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Visual System

開催日 2014/9/13
時間 14:00 - 15:00
会場 Poster / Exhibition(Event Hall B)

A neuron network model of top-down and bottom-up information integration in higher order visual processing

  • P3-128
  • 前田 侑大 / Yuta Maeda:1 小濱 剛 / Takeshi Kohama:2 
  • 1:近畿大学大学院生物理工学研究科 / Graduate School of Biology-Oriented Science and Technology, Kinki University, Wakayama, Japan 2:近畿大学生物理工学部 / Faculty of Biology-Oriented Science and Technology, Kinki University, Wakayama, Japan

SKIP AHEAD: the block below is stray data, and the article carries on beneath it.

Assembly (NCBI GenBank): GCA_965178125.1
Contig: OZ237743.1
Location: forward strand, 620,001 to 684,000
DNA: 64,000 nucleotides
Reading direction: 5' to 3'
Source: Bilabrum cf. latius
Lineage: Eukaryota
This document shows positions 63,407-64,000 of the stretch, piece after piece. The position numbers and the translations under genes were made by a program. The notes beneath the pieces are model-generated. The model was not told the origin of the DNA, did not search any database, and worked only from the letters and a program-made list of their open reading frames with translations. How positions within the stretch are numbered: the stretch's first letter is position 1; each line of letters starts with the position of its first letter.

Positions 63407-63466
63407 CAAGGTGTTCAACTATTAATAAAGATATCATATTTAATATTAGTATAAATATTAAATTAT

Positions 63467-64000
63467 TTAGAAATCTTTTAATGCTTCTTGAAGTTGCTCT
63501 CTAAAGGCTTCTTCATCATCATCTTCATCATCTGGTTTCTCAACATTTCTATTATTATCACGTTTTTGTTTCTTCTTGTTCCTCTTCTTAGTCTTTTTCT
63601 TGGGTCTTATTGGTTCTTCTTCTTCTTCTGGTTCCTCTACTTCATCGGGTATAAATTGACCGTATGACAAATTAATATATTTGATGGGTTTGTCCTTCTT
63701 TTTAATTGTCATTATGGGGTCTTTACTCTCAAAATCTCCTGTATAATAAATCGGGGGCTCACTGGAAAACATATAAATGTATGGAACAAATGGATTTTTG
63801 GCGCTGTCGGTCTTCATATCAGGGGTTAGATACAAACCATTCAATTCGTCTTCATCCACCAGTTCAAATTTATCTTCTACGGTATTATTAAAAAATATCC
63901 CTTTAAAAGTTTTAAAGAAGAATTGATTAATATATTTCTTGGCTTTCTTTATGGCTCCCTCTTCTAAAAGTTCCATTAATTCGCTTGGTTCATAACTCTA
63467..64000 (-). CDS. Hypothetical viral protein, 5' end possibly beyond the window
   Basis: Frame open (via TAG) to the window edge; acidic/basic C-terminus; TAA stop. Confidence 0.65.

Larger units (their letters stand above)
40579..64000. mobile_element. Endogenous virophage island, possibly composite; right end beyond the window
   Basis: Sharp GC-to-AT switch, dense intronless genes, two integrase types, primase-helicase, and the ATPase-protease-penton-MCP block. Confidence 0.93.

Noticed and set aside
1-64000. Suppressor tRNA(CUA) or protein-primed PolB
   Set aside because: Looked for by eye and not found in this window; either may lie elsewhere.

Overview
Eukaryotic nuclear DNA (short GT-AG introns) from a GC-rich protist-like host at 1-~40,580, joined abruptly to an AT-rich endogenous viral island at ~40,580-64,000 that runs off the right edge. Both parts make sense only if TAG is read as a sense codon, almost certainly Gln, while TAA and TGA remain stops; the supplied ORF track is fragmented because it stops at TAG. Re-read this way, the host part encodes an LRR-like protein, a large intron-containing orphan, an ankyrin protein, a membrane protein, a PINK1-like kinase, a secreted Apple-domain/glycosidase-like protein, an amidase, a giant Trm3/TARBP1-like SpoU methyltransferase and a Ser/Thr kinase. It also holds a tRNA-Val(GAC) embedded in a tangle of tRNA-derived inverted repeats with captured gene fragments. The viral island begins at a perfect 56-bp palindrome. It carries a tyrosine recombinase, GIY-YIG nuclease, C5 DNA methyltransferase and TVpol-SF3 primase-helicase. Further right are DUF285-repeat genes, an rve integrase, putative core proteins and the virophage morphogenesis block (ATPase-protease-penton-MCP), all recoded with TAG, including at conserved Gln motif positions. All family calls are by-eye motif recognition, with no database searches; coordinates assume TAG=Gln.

When we are engaged in visual activities, we have to move our gaze position by selecting fixation targets. It is well known that the activity of the visual nervous system in visual search tasks is modulated by the top-down attention for the visual features such as color or shape. However, the information processing of the visual system during visual search has not been elucidated.A previous study suggests that the top-down attentional modulation for the visual features is generated by feedback connections of the visual area V4, the inferior temporal cortex (IT), the frontal eye field(FEF), and the prefrontal cortex (PF) by a model simulation (Hamker 2004). As this model supposed to maintain fixation and did not consider eye movements, several models based on Hamker's model have been proposed to reproduce information processing in the visual system during visual search with eye movements (Sugimoto & Kohama 2011, Nishida & Kohama 2012). Nevertheless, these models did not possess top-down or bottom-up attention integration mechanisms at the time of visual search (Ogawa & Komatsu 2006). In this study, we propose a modified version of Hamker's model considering both top-down and bottom-up integration by introducing a unit which corresponds to the functions of the temporo-parietal junction (TPJ). Furthermore, we modified the input of the V4 unit to have a surround inhibition so as to make saliency maps of earlier visual areas. Our simulation results show that the output of our proposed model closely resemble the physiological properties of TPJ and FEF cells as reported by Ogawa & Komatsu, as well as attentional modulation of V4 cells (Motter, 1994). As a result, our model was shown to be a valid neural mechanism model of visual attention. This indicates that dynamic integration of top-down and bottom-up information is mainly caused in the TPJ-FEF network.

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